After it has spent its way into this market, how is it going to refill those pockets?

            ARM customers are not accustomed to paying x86 prices.
    • One major plus for x86 ...

      ... is its code density. X86 instructions are encoded in different bit lengths depending on their complexity. This results in simpler (i.e., the most common) instructions requiring fewer bits and, thus, enabling code to be cached very effectively, greatly boosting performance.

      This is one reason ARM developed their Thumb and Thumb2 ISA's allowing simpler instructions to be packed into fewer bits, albeit not as efficiently as X86.

      X86 processors also have lots of internal sophistication and features (e.g. deep pipelining, out of order execution, etc.) that results in compiler generated code executing very, VERY quickly.

      ARM processors, on the other hand, tend to be simpler and thus execute comparatively slowly, and require more memory accesses, which further slows execution performance.

      ARM is now increasing sophistication of its chips to improve perf, but that means more transistors and that means more power consumption.

      Intel is improving its ability to power-down as much of its chips' internals as possible until the dormant resources are required.

      Ultimately, both are racing towards one another whereupon it'll be a much more closely matched fight in terms of power vs. Perf.
      • Re: which further slows execution performance.

        The interesting thing is that ARM has struck a better balance between performance and power consumption than Intel has been able to manage. (Hence this article.)

        Intel has to match ARM on 3 factors: performance, power consumption and cost. So far it can just about manage two. All that x86 baggage makes it impossible to score all three.
      • But isn't requiring "more memory accesses" a significant bottleneck?

        ...on mobile devices that are lower on RAM and tend to rely on slow flash memory?
    • By the way

      It's not just the hardware capabilities of x86 that make it superior. Having access to more than 4 million Windows desktop apps, and being able to turn your tablet into a PC whenever you want is a big deciding factor. I think everyone (especially enterprises) takes a Windows 8 running tablet over an Android one any day, if the Windows tablet can compete in the battery department (which apparently Intel can pull off).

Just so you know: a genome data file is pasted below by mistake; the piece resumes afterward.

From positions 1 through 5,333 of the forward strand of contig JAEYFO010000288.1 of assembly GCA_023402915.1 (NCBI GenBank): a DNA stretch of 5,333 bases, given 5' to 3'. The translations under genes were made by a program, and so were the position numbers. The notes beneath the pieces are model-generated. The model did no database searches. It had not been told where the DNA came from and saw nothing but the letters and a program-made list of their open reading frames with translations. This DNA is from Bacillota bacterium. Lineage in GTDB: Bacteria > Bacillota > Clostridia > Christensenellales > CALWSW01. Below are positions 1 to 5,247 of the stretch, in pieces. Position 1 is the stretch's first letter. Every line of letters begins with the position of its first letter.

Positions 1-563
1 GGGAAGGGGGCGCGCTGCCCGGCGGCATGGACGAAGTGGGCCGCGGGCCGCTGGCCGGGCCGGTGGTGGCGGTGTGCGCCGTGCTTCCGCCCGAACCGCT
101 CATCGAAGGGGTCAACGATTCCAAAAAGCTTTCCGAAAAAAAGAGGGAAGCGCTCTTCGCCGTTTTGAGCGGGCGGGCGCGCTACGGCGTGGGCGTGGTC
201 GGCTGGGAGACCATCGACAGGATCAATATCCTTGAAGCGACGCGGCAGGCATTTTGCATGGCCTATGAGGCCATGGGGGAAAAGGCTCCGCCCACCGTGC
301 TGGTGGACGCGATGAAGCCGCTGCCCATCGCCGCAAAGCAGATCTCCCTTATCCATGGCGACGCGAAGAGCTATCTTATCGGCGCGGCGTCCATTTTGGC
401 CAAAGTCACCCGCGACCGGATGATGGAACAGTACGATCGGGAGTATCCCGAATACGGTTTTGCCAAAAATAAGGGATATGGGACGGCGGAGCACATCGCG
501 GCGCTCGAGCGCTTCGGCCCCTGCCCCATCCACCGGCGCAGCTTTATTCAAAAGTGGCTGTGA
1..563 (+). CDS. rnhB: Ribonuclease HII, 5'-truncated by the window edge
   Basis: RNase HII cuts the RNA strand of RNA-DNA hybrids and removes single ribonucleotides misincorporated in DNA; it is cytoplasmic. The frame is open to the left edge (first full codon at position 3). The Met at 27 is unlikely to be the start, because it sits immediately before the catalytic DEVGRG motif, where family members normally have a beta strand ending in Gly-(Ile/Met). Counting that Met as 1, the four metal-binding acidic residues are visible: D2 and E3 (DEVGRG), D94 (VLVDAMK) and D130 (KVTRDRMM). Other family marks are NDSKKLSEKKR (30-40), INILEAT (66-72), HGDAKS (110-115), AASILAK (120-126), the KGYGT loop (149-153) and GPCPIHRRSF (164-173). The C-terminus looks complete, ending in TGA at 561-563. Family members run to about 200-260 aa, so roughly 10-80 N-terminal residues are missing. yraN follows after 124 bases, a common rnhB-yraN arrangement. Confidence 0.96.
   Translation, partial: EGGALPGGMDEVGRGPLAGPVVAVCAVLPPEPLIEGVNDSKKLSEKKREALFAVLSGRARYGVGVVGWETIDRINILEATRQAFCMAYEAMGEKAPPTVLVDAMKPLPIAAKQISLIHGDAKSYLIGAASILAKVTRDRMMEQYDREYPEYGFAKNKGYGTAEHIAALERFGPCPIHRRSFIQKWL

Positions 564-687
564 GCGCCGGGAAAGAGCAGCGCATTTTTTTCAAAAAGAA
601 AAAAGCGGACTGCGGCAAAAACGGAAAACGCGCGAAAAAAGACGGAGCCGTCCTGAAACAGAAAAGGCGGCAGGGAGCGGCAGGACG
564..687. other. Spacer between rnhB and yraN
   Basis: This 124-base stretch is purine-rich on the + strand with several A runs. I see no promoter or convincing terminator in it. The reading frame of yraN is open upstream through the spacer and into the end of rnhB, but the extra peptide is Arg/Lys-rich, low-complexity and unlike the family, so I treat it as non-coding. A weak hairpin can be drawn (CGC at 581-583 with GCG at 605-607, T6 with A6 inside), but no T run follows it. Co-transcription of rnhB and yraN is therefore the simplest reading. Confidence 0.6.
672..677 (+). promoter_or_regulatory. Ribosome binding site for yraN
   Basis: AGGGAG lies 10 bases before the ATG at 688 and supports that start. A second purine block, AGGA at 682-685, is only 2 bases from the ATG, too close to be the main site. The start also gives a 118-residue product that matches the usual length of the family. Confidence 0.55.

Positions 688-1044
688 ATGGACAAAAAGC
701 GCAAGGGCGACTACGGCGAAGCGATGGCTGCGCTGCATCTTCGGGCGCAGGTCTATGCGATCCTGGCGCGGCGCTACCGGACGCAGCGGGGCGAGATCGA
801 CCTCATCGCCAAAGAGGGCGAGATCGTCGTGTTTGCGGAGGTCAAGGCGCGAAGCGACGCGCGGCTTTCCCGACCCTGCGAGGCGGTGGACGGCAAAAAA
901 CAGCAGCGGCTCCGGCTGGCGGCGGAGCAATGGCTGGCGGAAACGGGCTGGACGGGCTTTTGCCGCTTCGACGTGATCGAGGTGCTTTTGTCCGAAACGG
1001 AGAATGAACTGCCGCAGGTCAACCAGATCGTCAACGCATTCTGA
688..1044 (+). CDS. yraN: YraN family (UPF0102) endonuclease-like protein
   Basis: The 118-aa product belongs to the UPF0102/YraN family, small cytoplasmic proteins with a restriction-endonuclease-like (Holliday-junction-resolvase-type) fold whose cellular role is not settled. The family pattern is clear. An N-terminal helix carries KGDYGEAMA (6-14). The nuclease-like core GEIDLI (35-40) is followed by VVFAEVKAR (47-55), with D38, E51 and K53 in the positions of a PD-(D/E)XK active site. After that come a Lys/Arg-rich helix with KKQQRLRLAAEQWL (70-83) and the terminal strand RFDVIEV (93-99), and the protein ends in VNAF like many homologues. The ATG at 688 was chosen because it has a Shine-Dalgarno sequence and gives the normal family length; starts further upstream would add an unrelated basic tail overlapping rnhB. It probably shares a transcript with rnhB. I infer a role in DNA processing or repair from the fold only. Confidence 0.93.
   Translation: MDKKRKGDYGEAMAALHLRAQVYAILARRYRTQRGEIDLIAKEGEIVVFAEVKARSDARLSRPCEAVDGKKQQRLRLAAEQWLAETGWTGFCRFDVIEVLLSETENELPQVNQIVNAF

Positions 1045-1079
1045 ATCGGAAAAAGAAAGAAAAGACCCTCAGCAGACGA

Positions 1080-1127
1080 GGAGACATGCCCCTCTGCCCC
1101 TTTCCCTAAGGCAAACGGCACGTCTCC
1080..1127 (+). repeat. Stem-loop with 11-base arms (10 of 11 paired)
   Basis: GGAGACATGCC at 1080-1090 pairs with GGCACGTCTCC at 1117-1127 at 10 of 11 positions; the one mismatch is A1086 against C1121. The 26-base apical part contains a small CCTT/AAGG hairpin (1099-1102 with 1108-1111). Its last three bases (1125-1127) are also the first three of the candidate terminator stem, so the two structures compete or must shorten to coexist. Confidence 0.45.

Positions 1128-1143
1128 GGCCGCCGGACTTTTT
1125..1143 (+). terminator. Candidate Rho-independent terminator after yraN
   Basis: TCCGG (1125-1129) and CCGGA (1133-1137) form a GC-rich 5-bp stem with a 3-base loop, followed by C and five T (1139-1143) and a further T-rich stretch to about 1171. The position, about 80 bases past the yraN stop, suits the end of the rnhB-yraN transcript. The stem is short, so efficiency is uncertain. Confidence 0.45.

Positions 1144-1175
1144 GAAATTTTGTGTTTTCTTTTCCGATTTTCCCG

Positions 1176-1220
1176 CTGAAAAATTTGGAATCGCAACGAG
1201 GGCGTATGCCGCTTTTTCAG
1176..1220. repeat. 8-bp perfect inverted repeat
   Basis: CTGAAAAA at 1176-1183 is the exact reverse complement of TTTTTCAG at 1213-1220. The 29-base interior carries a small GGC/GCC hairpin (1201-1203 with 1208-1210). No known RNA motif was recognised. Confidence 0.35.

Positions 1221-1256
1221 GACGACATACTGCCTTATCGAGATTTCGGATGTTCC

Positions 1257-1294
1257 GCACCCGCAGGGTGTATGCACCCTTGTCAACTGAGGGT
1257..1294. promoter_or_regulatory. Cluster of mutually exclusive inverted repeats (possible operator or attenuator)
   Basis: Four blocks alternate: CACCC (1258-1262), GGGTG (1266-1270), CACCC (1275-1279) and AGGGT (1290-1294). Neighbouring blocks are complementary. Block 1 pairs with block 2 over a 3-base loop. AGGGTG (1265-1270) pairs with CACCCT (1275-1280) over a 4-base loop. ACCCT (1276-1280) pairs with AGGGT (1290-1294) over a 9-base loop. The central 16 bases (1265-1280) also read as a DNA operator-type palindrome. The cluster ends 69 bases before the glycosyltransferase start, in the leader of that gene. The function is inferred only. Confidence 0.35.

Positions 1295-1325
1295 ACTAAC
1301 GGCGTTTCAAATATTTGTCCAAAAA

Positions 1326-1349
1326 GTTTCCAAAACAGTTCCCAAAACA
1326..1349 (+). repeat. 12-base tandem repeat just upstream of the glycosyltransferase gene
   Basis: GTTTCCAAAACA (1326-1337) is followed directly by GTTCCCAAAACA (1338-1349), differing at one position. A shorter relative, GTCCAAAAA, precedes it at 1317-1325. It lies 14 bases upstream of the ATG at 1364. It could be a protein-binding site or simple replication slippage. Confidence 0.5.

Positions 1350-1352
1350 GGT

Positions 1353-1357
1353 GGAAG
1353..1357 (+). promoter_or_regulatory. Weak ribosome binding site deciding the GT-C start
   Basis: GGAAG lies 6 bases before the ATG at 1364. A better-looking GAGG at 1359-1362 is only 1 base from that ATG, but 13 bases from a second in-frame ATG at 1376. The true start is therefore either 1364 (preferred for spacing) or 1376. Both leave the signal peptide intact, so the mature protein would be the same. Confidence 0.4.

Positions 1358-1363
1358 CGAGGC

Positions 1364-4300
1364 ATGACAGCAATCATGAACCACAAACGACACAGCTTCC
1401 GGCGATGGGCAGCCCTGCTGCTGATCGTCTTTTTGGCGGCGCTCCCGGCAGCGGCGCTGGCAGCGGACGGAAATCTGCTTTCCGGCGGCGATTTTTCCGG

Ehsan Irani
      • Re: Having access to more than 4 million Windows desktop apps,

        None of which matter a jot in the mobile space, as Microsoft has discovered.
        • Its a mixed bag

          I recently got a Surface pro at work while my personal tablet is a Rooted, Rom'ed and overclocked Transformer Prime. For personal use which is mostly web browsing, entertainment, and email, I definitely prefer my Android device.

          On the other hand, for work, I actually do prefer the surface pro for a variety of reasons. What the surface pro could really use though is a good docking station (and no I don't mean just the keyboard). I've experimented with plugging a USB hub into it and then connected a USB Keyboard, USB mouse, and USB ethernet adapter and also an external monitor via the display port. The device really is powerful enough that a user with relatively low demands (like office applications etc) might be able to use one as their only computer. Hooking up all the wires to it was too much of a pain other than as an experiment to see that it worked pretty well if I went to the effort. With a real docking station though?? Yes it could work for a lot of people. Not me mind you, but a lot of people.

          As a tablet though, its really still more of a laptop that can do double duty as a tablet when needed - which fills a certain niche but is definitely a different sort of device than my Android device or an iPad.
    • I don't think . . .

      . . . Intel just wants to be an ARM fab. They design chips. I think I'd rather they were competing with ARM than just being assimilated by ARM. I own and ARM-based phone and an ARM-based tablet, so I've got nothing against ARM, but the world is more interesting with competing chip designs.
      • Re: I don't think . . . . . . Intel just wants to be an ARM fab

        They can be a MIPS fab, then. That also is outselling x86.
  • The x86 is already more power efficient than ARM in inferior process node

    THE ABI research showed that the intel clover trail+, the five years old core built on 32nm process, is already faster and more power efficient than ARM A15, A9 and krait built on 28nm processs.

    It really need a genius to drive intel alway from x86 now :D